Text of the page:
(NewsNation) —What was once a housing market analysts described with a bevy of adjectives including “superheated” and “ultracompetitive” is starting to cool down as inflation takes a toll on soaring mortgage rates.
Existing home sales fell 2.4% in April from March levels and median home prices jumped 14.8% to $391,200.
In April, the weekly average rate on a 30-year fixed-rate home loan climbed above 5% for the first time in more than a decade.
While buying a home is becoming increasingly more expensive, so, too, is renting.
The average rent in April was up to $1,800, up nearly 17% from a year ago.
Some cities in particular are seeing dramatic increases in rent. In Miami, rents have risen 52% from a year ago. Orlando and Tampa Bay have fared no better; they round out the top three cities with the highest increases in rent at 33% and 28%, respectively.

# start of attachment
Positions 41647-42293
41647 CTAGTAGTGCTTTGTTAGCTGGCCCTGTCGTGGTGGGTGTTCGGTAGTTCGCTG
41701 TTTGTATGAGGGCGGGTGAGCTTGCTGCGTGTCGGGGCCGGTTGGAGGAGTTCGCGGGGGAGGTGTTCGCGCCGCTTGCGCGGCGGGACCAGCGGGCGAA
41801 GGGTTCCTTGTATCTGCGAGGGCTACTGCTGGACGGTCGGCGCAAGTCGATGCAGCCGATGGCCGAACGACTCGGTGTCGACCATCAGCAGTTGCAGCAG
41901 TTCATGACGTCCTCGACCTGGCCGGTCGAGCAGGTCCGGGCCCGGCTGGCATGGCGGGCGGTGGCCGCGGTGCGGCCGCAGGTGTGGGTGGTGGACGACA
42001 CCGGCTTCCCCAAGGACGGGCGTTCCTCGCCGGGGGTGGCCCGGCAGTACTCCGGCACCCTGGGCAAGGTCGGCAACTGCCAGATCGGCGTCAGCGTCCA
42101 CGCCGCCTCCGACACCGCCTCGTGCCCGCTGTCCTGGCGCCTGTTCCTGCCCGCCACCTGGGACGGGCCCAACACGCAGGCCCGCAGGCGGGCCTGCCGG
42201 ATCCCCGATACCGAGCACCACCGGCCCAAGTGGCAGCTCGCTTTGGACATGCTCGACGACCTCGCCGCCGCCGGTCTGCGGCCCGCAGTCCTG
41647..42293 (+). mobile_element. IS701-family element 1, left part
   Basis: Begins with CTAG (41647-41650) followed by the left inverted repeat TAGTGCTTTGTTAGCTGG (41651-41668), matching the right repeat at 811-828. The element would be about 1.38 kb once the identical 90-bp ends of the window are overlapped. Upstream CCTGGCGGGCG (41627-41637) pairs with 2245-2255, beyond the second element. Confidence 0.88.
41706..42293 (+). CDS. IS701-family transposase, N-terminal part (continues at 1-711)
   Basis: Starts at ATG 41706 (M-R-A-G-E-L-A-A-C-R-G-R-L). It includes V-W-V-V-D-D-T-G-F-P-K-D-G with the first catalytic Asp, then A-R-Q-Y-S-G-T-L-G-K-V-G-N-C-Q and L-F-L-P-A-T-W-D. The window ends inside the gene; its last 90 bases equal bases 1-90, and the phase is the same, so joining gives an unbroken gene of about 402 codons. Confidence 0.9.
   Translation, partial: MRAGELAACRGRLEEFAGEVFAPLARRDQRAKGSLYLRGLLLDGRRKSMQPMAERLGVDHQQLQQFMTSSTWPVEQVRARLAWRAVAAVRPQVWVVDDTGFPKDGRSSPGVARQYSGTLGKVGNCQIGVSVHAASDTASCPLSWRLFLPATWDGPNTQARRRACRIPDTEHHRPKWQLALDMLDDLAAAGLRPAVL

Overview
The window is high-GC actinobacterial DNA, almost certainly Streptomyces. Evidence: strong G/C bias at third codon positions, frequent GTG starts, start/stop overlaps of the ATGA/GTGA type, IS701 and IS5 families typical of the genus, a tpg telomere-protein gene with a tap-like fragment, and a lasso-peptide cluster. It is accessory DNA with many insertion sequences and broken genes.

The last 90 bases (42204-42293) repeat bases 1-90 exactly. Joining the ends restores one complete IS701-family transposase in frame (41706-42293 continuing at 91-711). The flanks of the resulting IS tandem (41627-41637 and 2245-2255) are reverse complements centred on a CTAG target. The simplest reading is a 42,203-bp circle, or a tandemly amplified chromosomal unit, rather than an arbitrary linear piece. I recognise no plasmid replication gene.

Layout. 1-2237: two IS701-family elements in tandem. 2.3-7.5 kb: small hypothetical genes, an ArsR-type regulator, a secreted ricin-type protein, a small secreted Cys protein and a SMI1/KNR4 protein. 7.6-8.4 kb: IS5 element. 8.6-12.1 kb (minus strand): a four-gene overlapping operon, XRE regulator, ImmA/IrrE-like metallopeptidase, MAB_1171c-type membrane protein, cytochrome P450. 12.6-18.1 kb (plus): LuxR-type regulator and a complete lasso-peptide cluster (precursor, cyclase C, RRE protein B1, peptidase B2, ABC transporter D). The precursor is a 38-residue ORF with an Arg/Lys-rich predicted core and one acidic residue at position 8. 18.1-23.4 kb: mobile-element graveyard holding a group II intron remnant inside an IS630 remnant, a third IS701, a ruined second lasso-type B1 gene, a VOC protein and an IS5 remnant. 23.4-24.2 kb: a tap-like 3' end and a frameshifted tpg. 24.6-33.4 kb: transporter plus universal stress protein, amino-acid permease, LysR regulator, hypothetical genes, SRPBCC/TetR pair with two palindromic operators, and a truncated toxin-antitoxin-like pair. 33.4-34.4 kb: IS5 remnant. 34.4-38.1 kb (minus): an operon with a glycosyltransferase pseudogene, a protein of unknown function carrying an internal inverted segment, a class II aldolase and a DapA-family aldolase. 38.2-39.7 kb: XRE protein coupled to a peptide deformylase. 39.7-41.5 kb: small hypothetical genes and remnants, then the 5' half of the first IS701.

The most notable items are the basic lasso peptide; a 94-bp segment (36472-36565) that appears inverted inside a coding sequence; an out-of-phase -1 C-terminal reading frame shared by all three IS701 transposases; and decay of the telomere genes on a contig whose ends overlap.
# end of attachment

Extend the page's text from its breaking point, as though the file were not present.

In New York, even studio apartments cost 30% more than last year.
Alcynna Lloyd, an economics reporter for Business Insider, told “NewsNation Prime” that because home ownership is getting more expensive, more people are turning to renting, causing a surge in demand that is bringing up prices.
“Right now, we’re starting to see a little cooling in the market because buyers are really struggling with affordability. As they tend to see mortgage rates tick up a little bit, more buyers are sitting this market out right now,” Lloyd said.
She said the housing market has been thrown off by an imbalance between supply and demand, where there is far more demand for homes than homes available.
“It’s creating some sort of gridlock in a sense where people are either wanting to buy homes right now but people that do have their homes right now know mortgage rates are trending higher so they’re staying put and that is also contributing to the lack of inventory we are seeing in the U.S.,” Lloyd said.